When discussing renewable energy within the scope of the steel industry, or any industry at this point, it has become difficult to avoid mentioning hydrogen. Given its potential to serve many purposes and industries, its “hot topic” status is perfectly logical. However, considering the climate issues we are facing and our goals of decarbonising the planet, we must take it one step further and allow green hydrogen to take the spotlight.
Fuel of the future
Being the smallest and lightest chemical molecule, but, at the same time, the most abundant element, hydrogen´s role in the energy system is vital. As an essential element of the energy transition, it can be obtained from a wide range of resources such as natural gas, coal, oil, and water. It offers vast opportunities and can help tackle various energy challenges. Generating electrical power in a fuel cell, powering vehicles and industry, heating homes, and storing energy from wind and solar power, to name a few.
Due to its ability to generate power using a chemical reaction, rather than combustion, hydrogen emits only water vapor and releases heat, thus providing the potential for near-zero greenhouse gas emissions.
Although it is used on an industrial scale, hydrogen is almost entirely obtained from natural gas and coal. According to the International Energy Agency, this accounts for 830 million tonnes of CO2 emissions per year. In order to ensure that hydrogen’s full potential as a decarbonisation tool is reached, it is imperative to find a viable method of producing green hydrogen.
Hydrogen is only green if the process used in its extraction is also green. The only renewable way of extracting hydrogen presently available is water electrolysis. It is important to note that this process is clean only if the electricity used had been obtained from renewable sources.
The supply of clean energy is, unfortunately, very limited. This makes renewable hydrogen very expensive to produce. Despite the fall in prices of electricity during the past decade, significant investments are still required for the implementation of green hydrogen. Until the production and usage of renewable hydrogen are cost-effective, it will be difficult to proceed with the agenda.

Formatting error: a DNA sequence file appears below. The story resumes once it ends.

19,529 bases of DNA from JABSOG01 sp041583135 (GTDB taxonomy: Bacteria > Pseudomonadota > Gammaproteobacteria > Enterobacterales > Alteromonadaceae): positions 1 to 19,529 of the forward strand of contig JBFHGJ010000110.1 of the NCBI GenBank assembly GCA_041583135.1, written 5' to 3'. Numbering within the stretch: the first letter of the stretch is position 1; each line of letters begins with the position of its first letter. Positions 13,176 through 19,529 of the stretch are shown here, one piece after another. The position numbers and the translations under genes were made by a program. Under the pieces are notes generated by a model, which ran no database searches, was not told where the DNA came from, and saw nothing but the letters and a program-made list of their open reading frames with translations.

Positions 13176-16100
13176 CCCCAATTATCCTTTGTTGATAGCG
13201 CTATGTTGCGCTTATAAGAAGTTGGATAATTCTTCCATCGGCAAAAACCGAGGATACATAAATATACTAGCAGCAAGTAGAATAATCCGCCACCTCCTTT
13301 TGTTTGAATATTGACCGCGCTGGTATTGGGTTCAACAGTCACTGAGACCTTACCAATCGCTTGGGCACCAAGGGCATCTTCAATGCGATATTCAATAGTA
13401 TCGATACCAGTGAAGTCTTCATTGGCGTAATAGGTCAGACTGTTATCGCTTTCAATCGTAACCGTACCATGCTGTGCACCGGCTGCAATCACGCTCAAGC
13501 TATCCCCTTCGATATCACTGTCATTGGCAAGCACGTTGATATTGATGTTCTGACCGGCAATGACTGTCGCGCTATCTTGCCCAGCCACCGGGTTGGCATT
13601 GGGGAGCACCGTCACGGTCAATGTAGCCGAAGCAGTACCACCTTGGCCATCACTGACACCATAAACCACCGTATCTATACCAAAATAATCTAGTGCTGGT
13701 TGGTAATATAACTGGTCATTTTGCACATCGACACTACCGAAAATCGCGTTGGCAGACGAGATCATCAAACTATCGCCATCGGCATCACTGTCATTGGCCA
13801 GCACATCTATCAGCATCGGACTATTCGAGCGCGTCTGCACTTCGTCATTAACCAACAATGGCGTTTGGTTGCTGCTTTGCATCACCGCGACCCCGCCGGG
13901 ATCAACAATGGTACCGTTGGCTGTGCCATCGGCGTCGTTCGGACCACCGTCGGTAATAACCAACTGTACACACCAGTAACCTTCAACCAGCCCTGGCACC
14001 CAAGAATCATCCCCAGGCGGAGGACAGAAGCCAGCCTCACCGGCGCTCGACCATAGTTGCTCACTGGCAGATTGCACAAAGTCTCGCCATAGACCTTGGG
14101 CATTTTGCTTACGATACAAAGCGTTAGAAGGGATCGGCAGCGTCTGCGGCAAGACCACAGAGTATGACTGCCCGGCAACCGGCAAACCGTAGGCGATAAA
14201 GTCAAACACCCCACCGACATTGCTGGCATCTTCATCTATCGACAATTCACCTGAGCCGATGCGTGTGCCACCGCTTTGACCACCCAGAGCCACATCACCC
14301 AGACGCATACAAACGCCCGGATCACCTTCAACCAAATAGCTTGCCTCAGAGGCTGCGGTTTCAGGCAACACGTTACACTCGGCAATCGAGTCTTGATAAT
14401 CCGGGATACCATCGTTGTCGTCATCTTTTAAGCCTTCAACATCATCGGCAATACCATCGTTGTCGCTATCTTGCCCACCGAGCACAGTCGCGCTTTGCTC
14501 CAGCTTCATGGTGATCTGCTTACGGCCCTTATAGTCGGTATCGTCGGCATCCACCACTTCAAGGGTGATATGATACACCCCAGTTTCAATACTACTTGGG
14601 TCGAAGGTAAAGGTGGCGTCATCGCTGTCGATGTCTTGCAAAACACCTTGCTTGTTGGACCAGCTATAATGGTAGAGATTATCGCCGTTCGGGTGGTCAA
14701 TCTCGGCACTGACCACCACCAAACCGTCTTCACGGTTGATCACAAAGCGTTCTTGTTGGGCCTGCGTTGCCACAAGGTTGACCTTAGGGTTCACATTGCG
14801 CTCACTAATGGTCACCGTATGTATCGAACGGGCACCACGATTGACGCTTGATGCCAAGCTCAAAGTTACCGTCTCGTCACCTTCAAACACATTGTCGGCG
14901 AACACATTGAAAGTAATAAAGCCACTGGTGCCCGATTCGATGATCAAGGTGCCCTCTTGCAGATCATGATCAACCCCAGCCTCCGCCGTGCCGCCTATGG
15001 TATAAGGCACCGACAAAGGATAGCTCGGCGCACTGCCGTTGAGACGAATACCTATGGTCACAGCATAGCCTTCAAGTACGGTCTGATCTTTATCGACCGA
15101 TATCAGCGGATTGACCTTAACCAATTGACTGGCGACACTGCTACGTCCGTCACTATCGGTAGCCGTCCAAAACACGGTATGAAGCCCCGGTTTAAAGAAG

In order to reach sustainability goals, market conditions need to be adjusted. The main tool for this is the implementation of various policies. The US has been the latest country that tried to make a step in that direction.
Renewable hydrogen efforts
The best-case scenario would be for the International Energy Agency, the world´s main energy authority, to develop a global hydrogen policy. However, that is currently not possible. In the absence of one common policy, various decarbonisation initiatives are taking shape on national levels. While the European Union agreed to CBAM (Carbon Border Adjustment Mechanism), a tariff on carbon-intensive products and processes whose main goal is the prevention of increased emissions outside the EU, the US leaders have decided to move in a similar but slightly different direction with their own policymaking.
In March 2023 the Biden-Harris administration announced $750 million to advance clean hydrogen technologies. This was not the first attempt at achieving this goal: the first US Department of Energy´s (DOE´s) Energy Earthshot Initiative called the Hydrogen Shot was launched in June 2021, seeking to reduce the costs of clean hydrogen. The Hydrogen Shot establishes a framework for the deployment impact of clean hydrogen. The aim was to achieve “1 1 1”, i.e., to reduce the cost of green hydrogen by 80% to $1 per 1 kilogram in 1 decade. DOE reports that, if its goals are reached, there will be at least a 5-fold increase in green hydrogen use.